To better understand
Many young people will have their first romantic experience during adolescence. These rich and intense relationships are often a great source of happiness for teens. With their partners, teens may have new experiences, forge their personality, and make plans for the future. However, being in a romantic relationship also brings with it the potential for heartbreak.
When you’re a teen, it’s especially difficult to go through a breakup. It can bring up a multitude of emotions including sadness, anger, guilt and more. Your teen may feel very empty, as though their pain will never end. While some heartbreaks last just a few days or weeks, others last for several months. Each teen will go through a breakup differently.
Some parents feel very helpless when their teen is going through these painful moments. But rest assured, there are things you can do to help them get through this difficult period while respecting their pace and their privacy.
According to data from the Québec Health Survey of High School Students (QHSHSS) 2016-2017, in the Montérégie region, just 4 in 10 teens had had a romantic relationship in the previous 12 months.
To better support
- Validate any emotions they express (for example, “it’s normal to feel sad.”).
- Ask your teen what you can do to help them get through this difficult period.
- Talk to your teen about different ways they can healthily manage their emotions (e.g. doing sports, meditating, calling friends, watching a movie to help them relax).
- Keep an eye out for signs that persist over time and that could indicate that your teen is not doing well (for example, significant loss of appetite, difficulty sleeping, loss of interest in all activities). Let them know your concerns and offer them resources appropriate to their needs. If you are concerned about your teen, don’t hesitate to contact the resources that could help you better support your teen (e.g. Tel-jeunes Parents, Info-Social 811, school counsellors).
- Offer your teen your support, for example by specifically telling them that they can confide in you at any time. Reassure your teen that this feeling will not last forever.
- Avoid making light of their breakup, for example by saying “you’re so young; you’ll meet plenty of others!”. Put yourself in their shoes and try to understand what they’re feeling.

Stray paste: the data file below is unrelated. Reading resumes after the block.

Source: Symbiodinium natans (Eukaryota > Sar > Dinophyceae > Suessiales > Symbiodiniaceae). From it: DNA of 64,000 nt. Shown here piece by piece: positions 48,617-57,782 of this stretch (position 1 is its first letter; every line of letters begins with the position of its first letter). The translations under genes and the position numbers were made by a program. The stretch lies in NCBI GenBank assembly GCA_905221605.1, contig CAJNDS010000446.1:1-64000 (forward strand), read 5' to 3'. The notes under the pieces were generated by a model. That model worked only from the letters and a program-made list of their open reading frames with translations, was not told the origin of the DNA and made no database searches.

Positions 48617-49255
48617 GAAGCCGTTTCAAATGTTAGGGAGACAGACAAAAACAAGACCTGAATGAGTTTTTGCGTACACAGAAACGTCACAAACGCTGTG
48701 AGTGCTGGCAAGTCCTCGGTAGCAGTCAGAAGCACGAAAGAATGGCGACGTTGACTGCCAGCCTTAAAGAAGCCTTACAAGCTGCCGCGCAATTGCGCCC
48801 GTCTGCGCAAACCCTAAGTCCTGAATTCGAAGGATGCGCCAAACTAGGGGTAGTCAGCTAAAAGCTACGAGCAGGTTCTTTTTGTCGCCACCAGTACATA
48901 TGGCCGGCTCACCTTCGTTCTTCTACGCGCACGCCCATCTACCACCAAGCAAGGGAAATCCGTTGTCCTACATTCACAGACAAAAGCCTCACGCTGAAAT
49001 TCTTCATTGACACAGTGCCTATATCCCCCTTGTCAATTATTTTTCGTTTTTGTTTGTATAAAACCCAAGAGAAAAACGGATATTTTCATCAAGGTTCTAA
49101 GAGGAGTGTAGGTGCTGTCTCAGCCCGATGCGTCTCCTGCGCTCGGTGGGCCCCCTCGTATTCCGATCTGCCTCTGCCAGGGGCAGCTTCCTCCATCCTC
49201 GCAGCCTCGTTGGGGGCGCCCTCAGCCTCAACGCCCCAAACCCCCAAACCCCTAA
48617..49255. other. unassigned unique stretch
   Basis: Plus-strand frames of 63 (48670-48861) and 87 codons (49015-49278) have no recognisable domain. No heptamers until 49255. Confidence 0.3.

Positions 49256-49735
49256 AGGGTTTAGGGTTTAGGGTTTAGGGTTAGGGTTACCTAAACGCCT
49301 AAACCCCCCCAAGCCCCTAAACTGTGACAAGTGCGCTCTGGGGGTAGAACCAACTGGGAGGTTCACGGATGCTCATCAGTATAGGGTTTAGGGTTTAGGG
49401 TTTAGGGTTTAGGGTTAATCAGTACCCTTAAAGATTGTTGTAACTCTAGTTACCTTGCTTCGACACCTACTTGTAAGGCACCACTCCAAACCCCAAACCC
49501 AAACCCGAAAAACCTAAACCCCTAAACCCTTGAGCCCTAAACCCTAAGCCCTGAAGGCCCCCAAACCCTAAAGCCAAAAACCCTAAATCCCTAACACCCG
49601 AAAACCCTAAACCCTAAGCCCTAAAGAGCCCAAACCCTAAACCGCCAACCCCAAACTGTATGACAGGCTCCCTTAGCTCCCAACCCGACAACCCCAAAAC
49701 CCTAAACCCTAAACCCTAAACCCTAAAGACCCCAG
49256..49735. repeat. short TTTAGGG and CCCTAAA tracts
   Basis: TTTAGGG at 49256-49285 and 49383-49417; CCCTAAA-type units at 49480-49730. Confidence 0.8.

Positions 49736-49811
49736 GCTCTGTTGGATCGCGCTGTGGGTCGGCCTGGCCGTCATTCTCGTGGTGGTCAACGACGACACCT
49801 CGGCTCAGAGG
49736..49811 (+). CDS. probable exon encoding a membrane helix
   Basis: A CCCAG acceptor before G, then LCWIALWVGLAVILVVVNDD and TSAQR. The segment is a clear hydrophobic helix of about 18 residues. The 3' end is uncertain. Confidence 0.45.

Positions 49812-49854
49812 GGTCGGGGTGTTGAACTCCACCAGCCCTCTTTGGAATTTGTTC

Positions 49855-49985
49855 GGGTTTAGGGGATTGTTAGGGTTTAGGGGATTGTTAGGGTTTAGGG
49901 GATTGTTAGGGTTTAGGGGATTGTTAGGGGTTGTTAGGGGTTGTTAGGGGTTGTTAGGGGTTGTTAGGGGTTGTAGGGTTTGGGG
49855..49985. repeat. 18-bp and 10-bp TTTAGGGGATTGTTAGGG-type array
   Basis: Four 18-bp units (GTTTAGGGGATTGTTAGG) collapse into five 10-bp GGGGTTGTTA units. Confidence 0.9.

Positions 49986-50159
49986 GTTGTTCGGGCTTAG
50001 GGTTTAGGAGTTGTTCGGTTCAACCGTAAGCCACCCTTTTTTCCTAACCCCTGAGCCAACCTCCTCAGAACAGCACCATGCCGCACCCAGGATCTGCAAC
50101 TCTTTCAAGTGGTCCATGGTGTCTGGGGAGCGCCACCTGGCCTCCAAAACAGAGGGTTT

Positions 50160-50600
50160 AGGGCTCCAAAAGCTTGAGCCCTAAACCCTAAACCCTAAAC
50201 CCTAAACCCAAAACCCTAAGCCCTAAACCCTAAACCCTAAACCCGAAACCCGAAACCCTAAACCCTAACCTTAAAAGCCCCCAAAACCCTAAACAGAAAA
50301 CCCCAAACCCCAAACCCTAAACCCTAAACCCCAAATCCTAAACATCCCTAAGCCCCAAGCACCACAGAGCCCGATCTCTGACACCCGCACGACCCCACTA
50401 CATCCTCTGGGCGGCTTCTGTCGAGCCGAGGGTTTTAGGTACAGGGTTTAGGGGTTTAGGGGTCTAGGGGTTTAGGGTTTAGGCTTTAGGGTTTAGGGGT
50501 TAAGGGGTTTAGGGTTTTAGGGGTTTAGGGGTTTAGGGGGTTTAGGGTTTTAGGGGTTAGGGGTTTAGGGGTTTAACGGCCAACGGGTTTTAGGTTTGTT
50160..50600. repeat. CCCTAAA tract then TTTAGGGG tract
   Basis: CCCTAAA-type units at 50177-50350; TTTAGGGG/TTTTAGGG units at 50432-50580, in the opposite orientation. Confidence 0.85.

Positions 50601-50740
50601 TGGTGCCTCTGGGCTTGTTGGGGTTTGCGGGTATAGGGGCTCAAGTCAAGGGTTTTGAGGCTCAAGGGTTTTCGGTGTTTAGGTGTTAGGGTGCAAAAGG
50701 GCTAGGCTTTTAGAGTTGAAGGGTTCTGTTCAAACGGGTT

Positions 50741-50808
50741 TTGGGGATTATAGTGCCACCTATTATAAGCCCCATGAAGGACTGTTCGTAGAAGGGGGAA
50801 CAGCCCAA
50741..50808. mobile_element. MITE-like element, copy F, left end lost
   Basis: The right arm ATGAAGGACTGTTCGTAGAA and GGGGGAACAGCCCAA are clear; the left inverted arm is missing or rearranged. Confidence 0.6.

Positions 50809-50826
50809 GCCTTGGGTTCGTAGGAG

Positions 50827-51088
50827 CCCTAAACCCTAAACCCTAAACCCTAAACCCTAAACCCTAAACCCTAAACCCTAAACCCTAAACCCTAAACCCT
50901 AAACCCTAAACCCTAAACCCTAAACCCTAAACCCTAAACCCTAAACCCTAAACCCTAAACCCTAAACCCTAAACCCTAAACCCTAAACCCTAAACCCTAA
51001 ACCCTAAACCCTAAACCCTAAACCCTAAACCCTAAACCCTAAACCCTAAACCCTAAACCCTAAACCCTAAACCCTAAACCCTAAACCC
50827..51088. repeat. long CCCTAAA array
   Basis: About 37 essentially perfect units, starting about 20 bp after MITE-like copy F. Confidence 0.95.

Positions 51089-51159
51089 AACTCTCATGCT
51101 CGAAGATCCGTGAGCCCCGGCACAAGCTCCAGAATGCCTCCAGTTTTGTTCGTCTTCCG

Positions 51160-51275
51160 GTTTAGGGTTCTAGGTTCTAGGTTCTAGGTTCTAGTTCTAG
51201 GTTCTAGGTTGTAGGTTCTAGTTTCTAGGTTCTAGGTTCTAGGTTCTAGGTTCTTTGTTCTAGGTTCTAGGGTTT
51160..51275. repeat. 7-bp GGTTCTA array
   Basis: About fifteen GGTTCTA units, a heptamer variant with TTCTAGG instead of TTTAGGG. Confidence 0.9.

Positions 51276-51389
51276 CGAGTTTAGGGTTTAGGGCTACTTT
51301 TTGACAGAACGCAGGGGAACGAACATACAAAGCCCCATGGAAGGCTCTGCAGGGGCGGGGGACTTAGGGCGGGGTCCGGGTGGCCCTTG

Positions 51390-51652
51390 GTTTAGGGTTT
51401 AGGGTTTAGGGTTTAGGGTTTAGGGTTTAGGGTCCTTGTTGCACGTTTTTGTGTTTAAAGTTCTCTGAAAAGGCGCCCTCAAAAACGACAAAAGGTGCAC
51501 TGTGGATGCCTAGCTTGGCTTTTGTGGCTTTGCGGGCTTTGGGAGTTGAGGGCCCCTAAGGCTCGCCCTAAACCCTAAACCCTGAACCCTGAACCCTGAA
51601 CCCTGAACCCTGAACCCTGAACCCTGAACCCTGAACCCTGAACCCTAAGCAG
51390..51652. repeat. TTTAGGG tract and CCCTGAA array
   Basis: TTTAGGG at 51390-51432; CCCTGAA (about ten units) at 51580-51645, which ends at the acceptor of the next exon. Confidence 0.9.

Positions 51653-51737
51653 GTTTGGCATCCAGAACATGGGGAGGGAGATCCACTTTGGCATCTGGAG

- Respect your teen’s privacy, in particular by avoiding asking them multiple questions about why they broke up and by giving them space to experience their emotions.
- Practise active listening when your teen confides in you (for example, by holding their gaze and moving your head in response to what they say so they can see that you’re listening and understanding what they’re expressing).
- Respect your teen’s pace. It will take some teens longer than others to get through a breakup, regardless how long the relationship lasted.
- Inform your teen about resources they can consult if they feel the need (Tel-jeunes, Jeunesse J’écoute).
- Allow your teen to experience their emotions discretely at home, for example, by giving them private moments and moments of calm.
- Give your teen opportunities to take their mind off things and have fun (e.g. family outings to a place your teen enjoys).
- When appropriate, use humour to relax the atmosphere at home. Laughter can be the best medicine!
Going through a breakup can be particularly difficult, and even more so for teens. As a parent, you play an important part in helping your teen get through this difficult period, in particular by offering them your attentiveness and support without judging them. Be empathetic, put yourself in their shoes and respect their pace. Each teen will go through this period differently!
Resources and practical tools
1. For support:
If you are concerned about a situation, do not hesitate to reach out to a support worker or a healthcare professional:
2. To learn more:
Latest updates : November 2023